Richard Finger pleaded guilty in November to federal wire fraud charges in connection with the scheme, in which his customers — many of them friends and family members — lost as much as $7 million.
BY DREW DESILVER
A Bellevue stockbroker who already faces prison time for churning through millions of dollars of his customers’ money — and then forging account statements to hide his activity — has been barred from the securities industry.
Richard A. Finger Jr., 32, did not contest his punishment from the Financial Industry Regulatory Authority, the self-regulatory organization for securities firms.
In November, Finger pleaded guilty to federal wire fraud charges in connection with the scheme, in which his customers — many of them friends and family members — lost as much as $7 million. Most, though not all, of the fraudulent activity occurred when Finger was running his own firm, Black Diamond Securities of Kirkland.
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Finger is scheduled to be sentenced Feb. 17 by U.S. District Judge Ricardo Martinez. Though he faces up to 20 years in prison, prosecutors have agreed that they will ask for 6 1/2 years, according to the plea agreement. He also has been sued by the U.S. Securities and Exchange Commission.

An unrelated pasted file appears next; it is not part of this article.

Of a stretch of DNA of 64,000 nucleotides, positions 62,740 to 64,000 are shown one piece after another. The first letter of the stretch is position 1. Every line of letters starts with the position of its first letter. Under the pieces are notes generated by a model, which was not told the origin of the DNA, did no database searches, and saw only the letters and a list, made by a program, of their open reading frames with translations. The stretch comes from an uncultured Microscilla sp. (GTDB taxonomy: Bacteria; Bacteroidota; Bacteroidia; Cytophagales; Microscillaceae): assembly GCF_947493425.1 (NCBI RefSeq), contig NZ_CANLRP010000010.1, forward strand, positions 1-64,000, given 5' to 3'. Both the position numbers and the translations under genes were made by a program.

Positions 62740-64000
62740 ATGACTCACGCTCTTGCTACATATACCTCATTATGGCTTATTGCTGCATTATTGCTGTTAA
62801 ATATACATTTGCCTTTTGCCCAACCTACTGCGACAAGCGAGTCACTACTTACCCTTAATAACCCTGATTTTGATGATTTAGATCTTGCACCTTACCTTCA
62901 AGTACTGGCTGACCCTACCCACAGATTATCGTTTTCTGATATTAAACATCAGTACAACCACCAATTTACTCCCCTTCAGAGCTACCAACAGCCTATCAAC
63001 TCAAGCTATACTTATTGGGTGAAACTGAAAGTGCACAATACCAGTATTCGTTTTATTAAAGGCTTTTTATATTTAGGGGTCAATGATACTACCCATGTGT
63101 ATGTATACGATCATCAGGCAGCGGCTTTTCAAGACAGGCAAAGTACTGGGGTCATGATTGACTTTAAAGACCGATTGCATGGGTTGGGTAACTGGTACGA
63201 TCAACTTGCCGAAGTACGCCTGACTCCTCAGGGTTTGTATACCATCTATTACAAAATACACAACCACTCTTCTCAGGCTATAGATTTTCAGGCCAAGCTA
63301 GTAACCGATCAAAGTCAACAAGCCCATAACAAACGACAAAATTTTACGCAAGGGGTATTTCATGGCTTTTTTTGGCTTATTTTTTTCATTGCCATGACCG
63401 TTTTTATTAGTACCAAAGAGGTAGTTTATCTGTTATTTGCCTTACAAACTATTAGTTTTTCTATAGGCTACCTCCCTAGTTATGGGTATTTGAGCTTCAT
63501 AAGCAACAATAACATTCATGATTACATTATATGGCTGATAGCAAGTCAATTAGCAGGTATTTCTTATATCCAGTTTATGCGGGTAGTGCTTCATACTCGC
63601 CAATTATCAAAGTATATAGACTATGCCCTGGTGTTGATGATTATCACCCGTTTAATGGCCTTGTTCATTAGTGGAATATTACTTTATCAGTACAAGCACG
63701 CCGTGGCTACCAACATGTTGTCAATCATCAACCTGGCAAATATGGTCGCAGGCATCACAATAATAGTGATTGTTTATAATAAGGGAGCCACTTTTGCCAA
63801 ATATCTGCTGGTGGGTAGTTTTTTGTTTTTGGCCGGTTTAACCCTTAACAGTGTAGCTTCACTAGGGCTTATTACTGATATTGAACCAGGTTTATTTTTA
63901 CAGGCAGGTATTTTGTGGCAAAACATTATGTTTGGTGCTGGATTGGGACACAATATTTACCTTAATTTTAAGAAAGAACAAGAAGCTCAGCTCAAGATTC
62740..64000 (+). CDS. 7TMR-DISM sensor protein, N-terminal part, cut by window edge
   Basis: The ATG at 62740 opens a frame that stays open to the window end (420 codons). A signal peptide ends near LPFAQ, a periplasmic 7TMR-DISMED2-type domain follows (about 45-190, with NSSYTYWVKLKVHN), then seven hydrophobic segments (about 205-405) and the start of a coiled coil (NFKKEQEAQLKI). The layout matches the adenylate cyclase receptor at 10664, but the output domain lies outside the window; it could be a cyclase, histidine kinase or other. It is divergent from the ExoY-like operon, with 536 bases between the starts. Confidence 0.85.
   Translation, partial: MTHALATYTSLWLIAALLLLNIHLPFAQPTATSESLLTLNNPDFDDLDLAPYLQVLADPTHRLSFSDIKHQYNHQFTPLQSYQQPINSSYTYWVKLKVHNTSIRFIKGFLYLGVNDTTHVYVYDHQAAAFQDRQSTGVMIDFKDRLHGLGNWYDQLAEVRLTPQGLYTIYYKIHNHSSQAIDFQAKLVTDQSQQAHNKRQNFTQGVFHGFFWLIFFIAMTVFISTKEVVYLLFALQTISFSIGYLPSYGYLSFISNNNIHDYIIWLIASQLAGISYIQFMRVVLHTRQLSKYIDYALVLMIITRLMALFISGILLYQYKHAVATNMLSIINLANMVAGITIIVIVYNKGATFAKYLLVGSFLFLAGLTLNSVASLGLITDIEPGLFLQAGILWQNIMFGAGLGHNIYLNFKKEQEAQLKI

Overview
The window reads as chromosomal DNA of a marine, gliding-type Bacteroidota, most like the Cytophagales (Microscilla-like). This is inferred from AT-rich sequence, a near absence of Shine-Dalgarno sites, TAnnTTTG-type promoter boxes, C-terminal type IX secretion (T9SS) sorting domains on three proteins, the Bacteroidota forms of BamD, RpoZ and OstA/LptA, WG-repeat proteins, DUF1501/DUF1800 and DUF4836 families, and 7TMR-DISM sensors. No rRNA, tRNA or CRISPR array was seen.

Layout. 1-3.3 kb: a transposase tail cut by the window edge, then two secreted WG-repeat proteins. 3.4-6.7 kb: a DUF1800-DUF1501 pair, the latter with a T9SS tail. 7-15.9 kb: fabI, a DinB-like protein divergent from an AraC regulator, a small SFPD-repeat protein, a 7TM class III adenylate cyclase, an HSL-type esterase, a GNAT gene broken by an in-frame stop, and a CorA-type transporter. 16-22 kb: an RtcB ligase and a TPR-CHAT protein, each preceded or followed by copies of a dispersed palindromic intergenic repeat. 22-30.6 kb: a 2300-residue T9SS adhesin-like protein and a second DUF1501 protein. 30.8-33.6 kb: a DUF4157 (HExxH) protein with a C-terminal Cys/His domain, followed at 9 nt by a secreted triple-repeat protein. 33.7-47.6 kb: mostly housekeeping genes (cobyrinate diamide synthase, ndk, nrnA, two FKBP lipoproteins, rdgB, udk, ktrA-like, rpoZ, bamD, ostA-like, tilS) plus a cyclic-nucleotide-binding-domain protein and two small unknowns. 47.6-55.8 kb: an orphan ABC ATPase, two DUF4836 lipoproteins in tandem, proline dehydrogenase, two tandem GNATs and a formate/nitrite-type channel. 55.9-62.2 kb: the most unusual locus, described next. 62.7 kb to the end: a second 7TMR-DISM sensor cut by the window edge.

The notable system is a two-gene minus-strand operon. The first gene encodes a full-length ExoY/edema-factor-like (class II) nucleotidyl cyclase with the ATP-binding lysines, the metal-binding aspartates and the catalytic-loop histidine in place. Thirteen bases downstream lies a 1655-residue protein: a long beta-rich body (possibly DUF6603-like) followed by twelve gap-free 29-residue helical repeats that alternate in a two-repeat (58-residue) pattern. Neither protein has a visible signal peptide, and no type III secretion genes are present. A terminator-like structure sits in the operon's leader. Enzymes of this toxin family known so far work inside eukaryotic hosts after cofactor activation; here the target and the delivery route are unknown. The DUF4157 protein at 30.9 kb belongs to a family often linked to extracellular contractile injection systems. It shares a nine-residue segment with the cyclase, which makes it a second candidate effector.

According to the SEC complaint, after Finger set up Black Diamond in February 2011 he received about $4.9 million from 25 customers, many of whom had invested with him when he was at other local firms.
Although many of his customers specified that they wanted conservative investments, Finger instead “embarked on a high-frequency, high-risk options trading strategy that generated spectacular trading losses for his customers and huge commissions for himself,” the complaint states.
In fact, only about $500,000 was left in Black Diamond customers’ accounts when the SEC froze the firm’s assets last September. Finger’s frenzied trading — in which he sometimes bought and sold the same security several times a day — lost $1.9 million, while he reaped $2.1 million in commissions.
To cover up the losses and commissions, Finger sent his customers faked account statements. For instance, one elderly relative was told he had $796,234 in his account, when the actual balance was $62.
When Black Diamond’s clearing broker, which actually executed the trades, noticed the suspicious trading activity and asked whether the customers had approved them, Finger allegedly supplied forged letters saying they had.
Drew DeSilver: 206-464-3145 or firstname.lastname@example.org